When the avant-garde writer Mu Shiying was assassinated in 1940, China lost one of its greatest modernist writers while Shanghai lost its most detailed chronicler of the city's Jazz-Age nightlife. Mu's highly original stream-of-consciousness approach to short story writing deserves to be re-examined and re-read. As Andrew Field argues, Mu advanced modern Chinese writing beyond the vernacular expression of May Fourth giants Lu Xun and Lao She to reveal even more starkly the alienation of a city trapped between the forces of civilization and barbarism in the 1930s.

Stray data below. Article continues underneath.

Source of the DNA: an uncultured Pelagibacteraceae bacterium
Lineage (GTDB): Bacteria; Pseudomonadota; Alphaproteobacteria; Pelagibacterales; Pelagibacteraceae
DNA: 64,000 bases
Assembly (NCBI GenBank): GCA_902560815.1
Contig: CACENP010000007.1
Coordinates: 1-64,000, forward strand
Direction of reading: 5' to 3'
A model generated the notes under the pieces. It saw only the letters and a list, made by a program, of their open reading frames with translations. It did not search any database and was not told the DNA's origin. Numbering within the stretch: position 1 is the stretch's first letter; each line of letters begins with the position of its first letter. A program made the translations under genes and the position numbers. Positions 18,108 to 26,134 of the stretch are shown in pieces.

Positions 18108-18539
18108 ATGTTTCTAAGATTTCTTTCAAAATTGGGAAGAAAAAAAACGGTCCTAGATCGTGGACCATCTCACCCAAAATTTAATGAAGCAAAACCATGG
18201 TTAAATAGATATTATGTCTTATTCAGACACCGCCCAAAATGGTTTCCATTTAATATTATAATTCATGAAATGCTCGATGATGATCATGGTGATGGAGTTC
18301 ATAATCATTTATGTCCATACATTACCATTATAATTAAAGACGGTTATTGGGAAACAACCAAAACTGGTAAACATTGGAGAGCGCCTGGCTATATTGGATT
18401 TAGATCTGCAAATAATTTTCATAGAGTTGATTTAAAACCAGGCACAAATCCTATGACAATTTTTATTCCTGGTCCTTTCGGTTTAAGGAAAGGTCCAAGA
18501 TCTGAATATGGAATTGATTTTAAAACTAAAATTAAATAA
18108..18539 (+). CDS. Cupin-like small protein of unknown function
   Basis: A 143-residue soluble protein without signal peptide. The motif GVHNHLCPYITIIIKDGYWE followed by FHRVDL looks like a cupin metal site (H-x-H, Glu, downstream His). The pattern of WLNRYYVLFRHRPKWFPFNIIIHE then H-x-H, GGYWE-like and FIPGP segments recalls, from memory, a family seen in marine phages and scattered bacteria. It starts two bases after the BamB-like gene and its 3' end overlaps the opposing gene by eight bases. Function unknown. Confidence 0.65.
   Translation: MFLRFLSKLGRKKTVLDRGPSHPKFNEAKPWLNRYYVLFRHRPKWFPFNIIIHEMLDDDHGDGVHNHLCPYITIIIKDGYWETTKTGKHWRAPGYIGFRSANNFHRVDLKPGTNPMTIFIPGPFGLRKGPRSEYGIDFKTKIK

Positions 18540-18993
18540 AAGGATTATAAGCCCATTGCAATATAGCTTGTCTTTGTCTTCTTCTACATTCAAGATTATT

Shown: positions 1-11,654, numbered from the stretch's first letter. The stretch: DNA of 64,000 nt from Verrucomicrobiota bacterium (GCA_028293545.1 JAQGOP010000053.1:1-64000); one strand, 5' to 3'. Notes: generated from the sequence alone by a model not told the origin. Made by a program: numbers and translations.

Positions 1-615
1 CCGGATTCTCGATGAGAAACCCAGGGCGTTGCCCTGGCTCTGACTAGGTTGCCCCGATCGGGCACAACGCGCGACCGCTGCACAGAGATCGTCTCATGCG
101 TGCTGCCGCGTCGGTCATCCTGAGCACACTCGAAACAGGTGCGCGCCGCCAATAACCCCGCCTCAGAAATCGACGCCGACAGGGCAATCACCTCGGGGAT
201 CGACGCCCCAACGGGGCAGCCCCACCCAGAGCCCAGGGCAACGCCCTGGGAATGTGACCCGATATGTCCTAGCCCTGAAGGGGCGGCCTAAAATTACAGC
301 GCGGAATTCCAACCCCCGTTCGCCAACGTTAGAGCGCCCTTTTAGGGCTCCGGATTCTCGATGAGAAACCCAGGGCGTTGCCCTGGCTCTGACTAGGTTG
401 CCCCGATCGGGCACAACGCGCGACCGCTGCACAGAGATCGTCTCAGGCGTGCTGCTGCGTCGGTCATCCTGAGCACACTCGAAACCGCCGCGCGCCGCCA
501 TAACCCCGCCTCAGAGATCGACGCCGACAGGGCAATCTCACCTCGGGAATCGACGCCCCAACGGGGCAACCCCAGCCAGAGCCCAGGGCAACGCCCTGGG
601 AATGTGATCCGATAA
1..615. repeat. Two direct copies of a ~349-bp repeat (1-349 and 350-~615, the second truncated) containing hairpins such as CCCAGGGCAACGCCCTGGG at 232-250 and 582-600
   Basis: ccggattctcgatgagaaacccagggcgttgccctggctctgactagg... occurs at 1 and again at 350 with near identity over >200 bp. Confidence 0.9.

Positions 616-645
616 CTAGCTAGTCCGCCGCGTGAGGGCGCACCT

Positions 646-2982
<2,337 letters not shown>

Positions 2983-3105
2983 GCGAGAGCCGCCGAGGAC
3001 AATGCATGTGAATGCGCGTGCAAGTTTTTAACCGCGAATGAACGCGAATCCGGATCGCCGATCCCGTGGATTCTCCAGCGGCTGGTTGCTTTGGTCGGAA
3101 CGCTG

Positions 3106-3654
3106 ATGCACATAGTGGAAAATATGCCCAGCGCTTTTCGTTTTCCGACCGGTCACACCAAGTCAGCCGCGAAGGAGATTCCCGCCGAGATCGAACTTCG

Mu Shiying: China's Lost Modernist includes translations of six short stories, four of which have not appeared before in English. Each story focuses on Mu's key obsessions: the pleasurable yet anxiety-ridden social and sexual relationships in the modern city, and the decadent maelstrom of consumption and leisure epitomized by the dance hall and nightclub. In his introduction, Field situates Mu's work within the transnational and hedonistic environment of inter-war Shanghai, the city's entertainment economy, as well as his place within the wider arena of Jazz-Age literature from Berlin, Paris, Tokyo and New York.